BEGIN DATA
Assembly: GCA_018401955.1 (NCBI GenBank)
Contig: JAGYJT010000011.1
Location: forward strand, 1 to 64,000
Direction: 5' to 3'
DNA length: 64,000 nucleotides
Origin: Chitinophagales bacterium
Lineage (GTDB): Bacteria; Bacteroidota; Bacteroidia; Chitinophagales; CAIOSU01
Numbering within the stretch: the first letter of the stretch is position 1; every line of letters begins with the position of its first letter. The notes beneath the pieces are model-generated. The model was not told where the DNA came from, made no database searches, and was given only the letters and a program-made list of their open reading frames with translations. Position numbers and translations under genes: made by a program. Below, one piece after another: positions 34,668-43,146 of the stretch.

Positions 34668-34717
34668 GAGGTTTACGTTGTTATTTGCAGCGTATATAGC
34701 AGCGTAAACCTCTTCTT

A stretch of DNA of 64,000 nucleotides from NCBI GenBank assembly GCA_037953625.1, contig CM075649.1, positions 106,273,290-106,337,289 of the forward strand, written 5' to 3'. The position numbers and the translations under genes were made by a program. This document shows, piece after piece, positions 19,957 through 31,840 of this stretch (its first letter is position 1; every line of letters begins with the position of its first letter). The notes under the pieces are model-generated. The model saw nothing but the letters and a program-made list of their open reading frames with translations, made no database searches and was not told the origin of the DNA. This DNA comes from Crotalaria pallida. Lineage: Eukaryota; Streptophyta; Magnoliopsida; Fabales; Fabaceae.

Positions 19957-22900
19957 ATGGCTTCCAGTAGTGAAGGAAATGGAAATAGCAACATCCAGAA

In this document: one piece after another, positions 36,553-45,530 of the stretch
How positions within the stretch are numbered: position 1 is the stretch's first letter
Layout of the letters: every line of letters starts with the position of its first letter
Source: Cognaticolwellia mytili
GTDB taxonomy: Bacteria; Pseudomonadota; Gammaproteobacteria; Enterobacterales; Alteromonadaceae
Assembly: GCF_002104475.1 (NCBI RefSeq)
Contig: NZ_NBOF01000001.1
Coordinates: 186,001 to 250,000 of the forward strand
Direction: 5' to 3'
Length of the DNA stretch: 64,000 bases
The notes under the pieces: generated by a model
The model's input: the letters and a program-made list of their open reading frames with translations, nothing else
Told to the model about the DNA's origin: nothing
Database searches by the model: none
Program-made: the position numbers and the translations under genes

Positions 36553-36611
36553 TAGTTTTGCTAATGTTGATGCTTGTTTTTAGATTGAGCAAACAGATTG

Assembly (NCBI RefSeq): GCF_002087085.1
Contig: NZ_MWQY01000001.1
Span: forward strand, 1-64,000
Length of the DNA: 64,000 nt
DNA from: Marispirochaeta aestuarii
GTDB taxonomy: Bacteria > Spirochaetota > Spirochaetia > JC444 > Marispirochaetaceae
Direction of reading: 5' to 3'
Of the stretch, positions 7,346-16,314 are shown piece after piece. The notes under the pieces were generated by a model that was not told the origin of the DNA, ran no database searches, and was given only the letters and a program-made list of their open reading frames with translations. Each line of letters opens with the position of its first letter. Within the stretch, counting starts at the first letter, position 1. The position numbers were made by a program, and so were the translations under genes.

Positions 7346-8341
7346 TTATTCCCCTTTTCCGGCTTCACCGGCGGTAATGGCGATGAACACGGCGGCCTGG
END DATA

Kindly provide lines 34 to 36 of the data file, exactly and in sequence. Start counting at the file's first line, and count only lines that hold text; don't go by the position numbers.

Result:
Span: forward strand, 1-64,000
Length of the DNA: 64,000 nt
DNA from: Marispirochaeta aestuarii